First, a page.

I’m a Refugee

The day I left Bosnia, my friend Tanja came looking for me. We were separated during the Bosnian war in the 1990s, Tanja went to live in Italy. I stayed, watching people pour into my hometown, fleeing from surrounding villages. I delivered clothes and food to them. They spoke with different accents, much like someone from Boston finding themselves in Nashville, and we turned our schools into shelters for them. We called them refugees. Full story. 

Soon, I found myself with no choice but to join them in their flight. I caught the ‘last bus’ to America, and watched familiar people fade in the distance. My grandma, my friends.  And once you flee your home, you always go back, whether it still exists or not.

Nearly two thousand Middle-Eastern migrants walk by foot from Sebian border Babska that opened early morning Sept. 22, 2015. Migrants walk to a camp in town Opatovac in Croatia from where they are transferred to Botovo village in Croatia to cross into Hungarian territory.
Nearly two thousand Middle-Eastern migrants walk by foot from Sebian border Babska that opened early morning Sept. 22, 2015. Migrants walk to a camp in town Opatovac in Croatia from where they are transferred to Botovo village in Croatia to cross into Hungarian territory.

When I returned to Bosnia for the first time in 2001, I reunited with Tanja, and while on a train ride with her, the traces of the war I survived, my new life in the US, all culminated into one moment when I watched her gentle face reflect in the window. Who am I? Who have I become? A Muslim—my father’s side of family, or Catholic, my Mom’s side. Is religion what will define me? I knew that I did not want to be defined by this word: refugee.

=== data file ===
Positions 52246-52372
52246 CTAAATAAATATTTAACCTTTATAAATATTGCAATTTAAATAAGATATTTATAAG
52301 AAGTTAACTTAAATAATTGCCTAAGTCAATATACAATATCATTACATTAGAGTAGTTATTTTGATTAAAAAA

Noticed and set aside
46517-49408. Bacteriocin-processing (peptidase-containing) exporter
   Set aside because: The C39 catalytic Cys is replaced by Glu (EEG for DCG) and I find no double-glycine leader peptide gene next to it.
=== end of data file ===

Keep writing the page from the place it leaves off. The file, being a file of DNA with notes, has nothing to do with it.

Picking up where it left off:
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Refugee was that old mattress I slept on my first year in the United States. Refugee was the basement I hid in while planes dropped bombs on my town. Refugee was as dirty as my school where refugees slept and, nearly 20 years later, it is as dirty as camp Opatovac in Croatia where I recently witnessed the world’s most recent refugee migration.

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On September 19, 2015, I watched Middle-Eastern refugees and migrants being dropped off by bus at the Hungarian-Croatian border. Reporters lined up, waiting for the doors to open.

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I thought about how many times these people faced border crossings. I distanced myself. I looked at faces through the window, wanting to find that one person I could connect with, that would trust me and not be annoyed by my camera. I saw two girls and a baby. When they stepped off, they ran up to me, hugging me.

It was a quiet night. You could only hear the rustle of bags being picked up; almost no one talked. I wrote my e-mail for the girls on a piece of paper, hoping the scrap would survive their journey and one day they would write me. I did this with a few people I felt a deep connection with. The girls got further away from me, and just when I was about to leave, someone yelled:

“What is your name?”

I turned around, shouted my name, and her response echoed across the border as she walked to the other side, “Lilian.”

For a moment I felt as if I’ve known her all of my life. And I did. I was that same Afghan, Syrian and Iraqi kid on the train, bus or boat. Croatia was a stop on my journey as well, and peace was the best fairytale of my time.

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I never wanted to be defined as a refugee, but it forever shaped me into the woman I became: a photojournalist able to connect and share the most intimate stories of those I’ve met for the first time.And for people I documented it didn’t matter to them what religion I was.  All that mattered was that I wished them well, that I felt their journey and accepted them for who they are beneath their refugee clothes.

Few weeks later, I returned to Bosnia when an e-mail arrived. Two girls and a baby had arrived in Sweden, their brother wrote me.